For at least one courtroom, in Altoona, Pennsylvania, scientific understanding never changes.
In an opinion delivered last week in the capital murder case of Paul Aaron Ross, Judge Jolene Grubb Kopriva of the Blair County Court of Common Pleas refused Ross’s request to hold a pretrial hearing on the validity of bite mark comparison evidence that the prosecution intends to use against him. Although Ross—who is represented by Pennsylvania attorneys Thomas Dickey and Thomas Hooper with the assistance of the Innocence Project’s Strategic Litigation Department—presented ample and uncontroverted documentation outlining the fundamental unreliability of bite mark comparisons, the court ruled that judicial scrutiny applies only to “novel methodologies.” As a result, the court reasoned that problematic “existing scientific field[s],” such as the bite mark comparison evidence questioned by Ross, fall outside of the scope of the court’s review.
Although bite mark evidence is fairly obscure, the technique has garnered widespread and consistent criticism for its lack of scientific reliability. Study after study has undermined the basic assumptions underlying the technique and demonstrated that its practitioners have a “disturbingly high false-positive error rate.” In the courtroom, that alarming error rate has manifested itself through at least 28 wrongful convictions and indictments, and these are only those that we know of.
On the basis of this overwhelming scientific evidence, Ross, who faces a retrial in connection with a 2004 homicide, petitioned the court in Blair County to prevent the Commonwealth from introducing this unreliable evidence, or at minimum to hold a hearing on the issue.
During Ross’s first trial—in which the Pennsylvania Supreme Court found serious constitutional flaws because Ross’s attorney wasn’t given enough time to prepare, among other errors—a forensic dentist testified that his teeth, unlike those of other suspects, were “very highly consistent” with a purported bite mark on the victim. Now, at Ross’s upcoming trial, the Blair County District Attorney intends to have the same dentist, as well as another so-called expert, testify to the same conclusions, despite significant scientific advances discrediting bite mark analysis since Ross’s first trial.
In particular, in the decade since that testimony was initially offered, three independent, prestigious scientific bodies have reviewed and ultimately rejected the reliability of bite marks. In 2009, the National Academy of Sciences issued a landmark report, which found that “the scientific basis is insufficient to conclude that bite mark comparisons can result in a conclusive match.”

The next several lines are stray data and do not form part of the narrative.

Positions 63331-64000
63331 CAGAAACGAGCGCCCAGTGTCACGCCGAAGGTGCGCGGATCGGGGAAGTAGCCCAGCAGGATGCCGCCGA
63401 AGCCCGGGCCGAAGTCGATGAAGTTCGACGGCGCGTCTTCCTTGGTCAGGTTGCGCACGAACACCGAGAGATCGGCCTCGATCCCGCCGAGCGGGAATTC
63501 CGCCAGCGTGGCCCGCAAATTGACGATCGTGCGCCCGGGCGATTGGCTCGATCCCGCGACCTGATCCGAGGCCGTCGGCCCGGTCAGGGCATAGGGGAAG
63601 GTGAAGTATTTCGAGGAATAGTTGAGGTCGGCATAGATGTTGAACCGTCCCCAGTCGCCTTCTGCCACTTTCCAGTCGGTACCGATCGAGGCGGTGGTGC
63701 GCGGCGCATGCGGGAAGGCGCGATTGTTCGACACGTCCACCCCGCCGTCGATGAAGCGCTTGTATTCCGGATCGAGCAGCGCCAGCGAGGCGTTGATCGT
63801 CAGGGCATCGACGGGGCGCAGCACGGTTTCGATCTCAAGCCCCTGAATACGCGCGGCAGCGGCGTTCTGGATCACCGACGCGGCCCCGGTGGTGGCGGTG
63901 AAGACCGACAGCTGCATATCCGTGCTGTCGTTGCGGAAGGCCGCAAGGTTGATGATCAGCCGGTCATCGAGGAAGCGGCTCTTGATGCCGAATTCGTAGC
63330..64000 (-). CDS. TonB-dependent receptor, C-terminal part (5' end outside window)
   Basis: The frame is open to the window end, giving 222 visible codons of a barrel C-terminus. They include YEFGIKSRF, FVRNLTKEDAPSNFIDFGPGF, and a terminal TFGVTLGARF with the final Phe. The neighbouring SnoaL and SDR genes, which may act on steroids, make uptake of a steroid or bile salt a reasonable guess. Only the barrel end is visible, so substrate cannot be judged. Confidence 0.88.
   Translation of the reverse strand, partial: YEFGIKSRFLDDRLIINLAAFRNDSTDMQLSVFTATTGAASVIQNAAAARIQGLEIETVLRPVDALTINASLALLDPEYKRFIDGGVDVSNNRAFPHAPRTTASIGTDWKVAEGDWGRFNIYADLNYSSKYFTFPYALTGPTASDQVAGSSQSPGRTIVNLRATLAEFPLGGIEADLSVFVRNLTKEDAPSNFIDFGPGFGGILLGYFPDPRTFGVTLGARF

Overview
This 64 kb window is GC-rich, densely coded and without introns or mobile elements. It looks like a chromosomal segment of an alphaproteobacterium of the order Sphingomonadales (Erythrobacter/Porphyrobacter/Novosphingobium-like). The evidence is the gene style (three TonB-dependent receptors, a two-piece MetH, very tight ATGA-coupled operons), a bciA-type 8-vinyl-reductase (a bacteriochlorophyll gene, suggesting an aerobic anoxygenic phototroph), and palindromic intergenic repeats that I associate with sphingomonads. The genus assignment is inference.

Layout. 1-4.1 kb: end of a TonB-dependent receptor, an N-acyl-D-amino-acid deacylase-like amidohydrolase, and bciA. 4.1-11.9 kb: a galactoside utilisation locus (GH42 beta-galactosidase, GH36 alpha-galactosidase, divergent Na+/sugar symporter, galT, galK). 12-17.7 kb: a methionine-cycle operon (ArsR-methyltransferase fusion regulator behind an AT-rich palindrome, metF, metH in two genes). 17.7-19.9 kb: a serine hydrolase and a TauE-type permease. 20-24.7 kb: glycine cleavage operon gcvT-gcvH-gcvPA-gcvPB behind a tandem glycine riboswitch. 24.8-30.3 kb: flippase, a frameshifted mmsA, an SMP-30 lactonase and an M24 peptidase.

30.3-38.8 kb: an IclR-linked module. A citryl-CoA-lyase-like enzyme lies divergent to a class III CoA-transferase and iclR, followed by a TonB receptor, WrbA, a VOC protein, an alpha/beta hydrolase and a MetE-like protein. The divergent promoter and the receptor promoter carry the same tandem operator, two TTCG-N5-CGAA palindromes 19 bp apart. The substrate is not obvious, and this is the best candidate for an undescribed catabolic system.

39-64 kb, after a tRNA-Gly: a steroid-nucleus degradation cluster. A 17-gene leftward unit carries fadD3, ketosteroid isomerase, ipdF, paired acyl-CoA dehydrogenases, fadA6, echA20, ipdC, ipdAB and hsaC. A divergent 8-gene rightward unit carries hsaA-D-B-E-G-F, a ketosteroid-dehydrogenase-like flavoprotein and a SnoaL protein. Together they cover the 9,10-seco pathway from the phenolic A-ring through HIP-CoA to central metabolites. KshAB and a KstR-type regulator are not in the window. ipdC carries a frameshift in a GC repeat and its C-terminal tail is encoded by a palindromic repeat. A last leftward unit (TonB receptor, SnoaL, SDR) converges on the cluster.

The NAS’s concerns were echoed in two further reports published in 2016, from the Texas Forensic Science Commission (TFSC) and the President’s Council of Advisors on Science and Technology (PCAST). The TFSC both recommended a moratorium on the use of bite mark evidence in criminal cases across the state of Texas and has begun an audit of all Texas convictions where bite mark evidence was used. For its part, the PCAST report determined that the discipline was so far from reaching standards of foundational validity that researchers would be unwise to invest in trying to prove its reliability.
When confronted with these damning critiques, the Altoona court deemed them irrelevant, focusing only and improperly on the opinions of the very individuals whose livelihoods depend on the continued use of bite marks: forensic dentists.
Under Pennsylvania’s legal standard for admitting expert evidence, courts must consider whether a technique is generally accepted by the “relevant scientific community.” Though that community certainly consists of more than just bite mark practitioners, the court defined it as narrowly as possible, to exclude the research scientists, academics, and scientific organizations that have found bite marks fundamentally unreliable, and thus to sidestep the vast corpus of peer-reviewed research criticizing the technique.
Such willful scientific illiteracy among the judiciary flies in the face of the Supreme Court’s mandate over 30 years ago that capital cases must “aspire to a heightened standard of reliability.” Bite mark evidence has already landed at least two innocent people on death row. That courts are still unwilling to even hear how unreliable the discipline is should give us pause, especially so when, as with Ross’s case, liberty and life are at stake.